An Important Note Regarding Your Contest Entry

We’ve received your entry and wish you the best. Here are some important next steps:

1. Keep Our Contests Free to Enter

This is important! Become a patron today to keep our contests free. Volunteers donate hundreds of hours to managing and judging each of our writing contests, which have had no entry fee for the past year. Your donation is tax-deductible, and every contribution helps—even $1. Plus, every patron gets a thank-you gift, from Spark eBooks to amazing one-of-a-kind artwork. For example, every patron who pledges before October 1, 2014, gets a signed postcard featuring Tyler Lamph’s interpretation of our “Monsters & Marvels” theme.

We rely on your support to keep these great contests going—with no entry fee! Make a small pledge to keep our contests free and help us continue to support writers like you.

Donate Now

2. Join the “Spark Contributors” group on Facebook

This open community of writers is a great place to mingle and collaborate with past, future, and hopeful contributors to Spark: A Creative Anthology, to find out what they’re working on now, or to ask questions about the process of being accepted for publication in Spark.

3. Enter Another Work

You are welcome to enter up to three of your best works in this contest. Return to the contest listing or upload another poetry, prose, or artwork entry now.

4. Subscribe and Save

Subscribers already save 25% or more off the list price, but as our thank you for participating in this contest, you can take an extra 10% off any order! Just go to our online store and enter the discount code LSM2QY during checkout. Note that this code is just for contest entrants, so please don’t share.

5. Keep Our Contests Free to Enter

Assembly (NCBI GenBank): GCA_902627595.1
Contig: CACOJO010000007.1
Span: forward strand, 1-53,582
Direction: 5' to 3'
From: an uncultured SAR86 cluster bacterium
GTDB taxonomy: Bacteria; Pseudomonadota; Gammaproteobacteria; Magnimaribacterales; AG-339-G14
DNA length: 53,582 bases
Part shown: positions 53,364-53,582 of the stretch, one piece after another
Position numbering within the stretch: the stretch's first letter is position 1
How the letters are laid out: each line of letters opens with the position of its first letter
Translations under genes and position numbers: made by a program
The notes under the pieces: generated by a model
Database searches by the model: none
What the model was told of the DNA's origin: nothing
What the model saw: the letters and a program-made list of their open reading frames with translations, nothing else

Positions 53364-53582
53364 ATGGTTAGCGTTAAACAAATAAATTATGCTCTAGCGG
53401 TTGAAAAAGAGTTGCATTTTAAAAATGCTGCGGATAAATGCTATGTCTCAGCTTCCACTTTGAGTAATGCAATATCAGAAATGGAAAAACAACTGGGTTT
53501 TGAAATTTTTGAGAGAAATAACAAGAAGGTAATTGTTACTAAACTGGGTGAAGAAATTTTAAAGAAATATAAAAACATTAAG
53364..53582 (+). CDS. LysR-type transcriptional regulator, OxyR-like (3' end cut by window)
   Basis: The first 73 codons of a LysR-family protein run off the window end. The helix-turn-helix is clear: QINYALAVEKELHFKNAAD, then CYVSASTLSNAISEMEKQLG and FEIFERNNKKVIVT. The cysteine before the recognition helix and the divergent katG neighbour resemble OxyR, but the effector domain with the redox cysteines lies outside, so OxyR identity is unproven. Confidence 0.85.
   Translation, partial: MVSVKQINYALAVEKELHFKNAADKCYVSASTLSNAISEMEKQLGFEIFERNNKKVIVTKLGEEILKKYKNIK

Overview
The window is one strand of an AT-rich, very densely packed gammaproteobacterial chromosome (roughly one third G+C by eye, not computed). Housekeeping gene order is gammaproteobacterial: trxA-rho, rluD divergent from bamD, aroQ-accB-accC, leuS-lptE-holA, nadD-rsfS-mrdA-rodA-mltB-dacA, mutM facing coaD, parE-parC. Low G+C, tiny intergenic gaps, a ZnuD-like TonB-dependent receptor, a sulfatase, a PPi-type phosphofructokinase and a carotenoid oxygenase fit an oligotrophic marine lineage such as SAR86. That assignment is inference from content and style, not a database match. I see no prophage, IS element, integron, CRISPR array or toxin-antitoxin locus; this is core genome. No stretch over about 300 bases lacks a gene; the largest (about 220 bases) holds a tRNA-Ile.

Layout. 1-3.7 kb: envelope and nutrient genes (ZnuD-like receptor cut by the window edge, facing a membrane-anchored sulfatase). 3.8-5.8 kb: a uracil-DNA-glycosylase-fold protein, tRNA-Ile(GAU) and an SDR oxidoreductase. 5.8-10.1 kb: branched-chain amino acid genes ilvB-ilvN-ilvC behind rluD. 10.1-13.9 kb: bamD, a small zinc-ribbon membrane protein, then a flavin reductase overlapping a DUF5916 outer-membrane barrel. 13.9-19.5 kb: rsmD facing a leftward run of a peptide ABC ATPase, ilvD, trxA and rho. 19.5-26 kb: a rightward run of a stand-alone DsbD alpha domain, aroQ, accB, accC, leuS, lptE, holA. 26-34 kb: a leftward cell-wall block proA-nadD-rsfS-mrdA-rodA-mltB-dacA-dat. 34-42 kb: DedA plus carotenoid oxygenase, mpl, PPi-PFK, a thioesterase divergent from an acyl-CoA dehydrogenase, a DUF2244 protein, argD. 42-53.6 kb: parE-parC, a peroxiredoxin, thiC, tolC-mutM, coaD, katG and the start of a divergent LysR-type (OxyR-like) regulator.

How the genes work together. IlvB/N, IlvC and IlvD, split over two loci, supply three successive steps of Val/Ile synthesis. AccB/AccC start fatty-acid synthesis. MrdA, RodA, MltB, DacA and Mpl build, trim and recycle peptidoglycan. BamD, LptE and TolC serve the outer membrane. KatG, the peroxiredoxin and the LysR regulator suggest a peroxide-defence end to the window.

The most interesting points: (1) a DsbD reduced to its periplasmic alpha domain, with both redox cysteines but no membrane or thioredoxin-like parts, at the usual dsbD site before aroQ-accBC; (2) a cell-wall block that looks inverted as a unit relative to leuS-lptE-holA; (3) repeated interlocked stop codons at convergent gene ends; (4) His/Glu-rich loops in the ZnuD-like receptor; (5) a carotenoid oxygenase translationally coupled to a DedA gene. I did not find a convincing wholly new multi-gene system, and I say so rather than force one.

Really, this is important. Important enough to list it again. Become a patron today to keep our contests free. Your donation is tax-deductible, and every contribution helps—even $1.

Donate Now

14 thoughts on “An Important Note Regarding Your Contest Entry

  1. Ron, your Submittable account itself is what identifies you as the entrant and enables us to contact you at the end of the contest. (It’s also what made it possible to send the automated confirmation email to let you know that we received your entry.)

    That’s why blind judging works so well with Submittable!

    If you weren’t prompted to enter your information before each poem, it simply means you were already logged in. You can tell that you’re logged in because the top left of the page says, “Welcome, Brian Lewis” (with your name in place of mine, I hope).

    Thanks,
    Brian

    P.S. I’ve removed the contact info from your comment.

  2. Dear Editors. I have just submitted my poems for your contest but did not see a place where I could identify myself and my poems. [Contact info removed]

  3. Hi Brian,
    Thanks for the clarification by email. I just submitted a poem … and like Ron did not see any box in the Submittable that had my identifiable information.

    Oh well, my email address is there! I guess that can track me down. 🙂

    Sera

    • Yep, if you’ve used Submittable before, it’s already got your contact info and may not prompt you to create an account. But not to worry! You don’t have to enter your contact info again, but it’s definitely there and your entry is associated with your name and email address.

      We just can’t see either during judging. 🙂

      Thanks for participating in the contest! It’s wrapping up to be a great competition of quality content.

    • Thank you for your interest in supporting artists and writers! If you would prefer to make a one-time donation instead of becoming a patron for as little as $1, you can do so here.

  4. About when will we know the winners? 🙂 I really loved writing for this contest. I’m only 15 so it’s nice to find contests that care about the quality of writing instead of my age.

  5. I entered the contest mainly because I need the money so I was wondering if I had to donate because I’m only 17 and I don’t work or own a credit card. I didn’t want to ask my parents for money because they don’t give me any type of money ever.

    • Donations are appreciated, but optional. Support from donors keeps our contests free to enter while maintaining a small but worthwhile prize.

      Personally, I would not rely on writing contests as a source of income; they serve better as a point of inspiration around a theme with a bonus chance of an award.

    • We can’t search by author or title to find it, since that would defeat the purpose of “blind judging,” but if it’s clear when we come across an entry that it is poetry accidentally submitted as prose, we will correct it.

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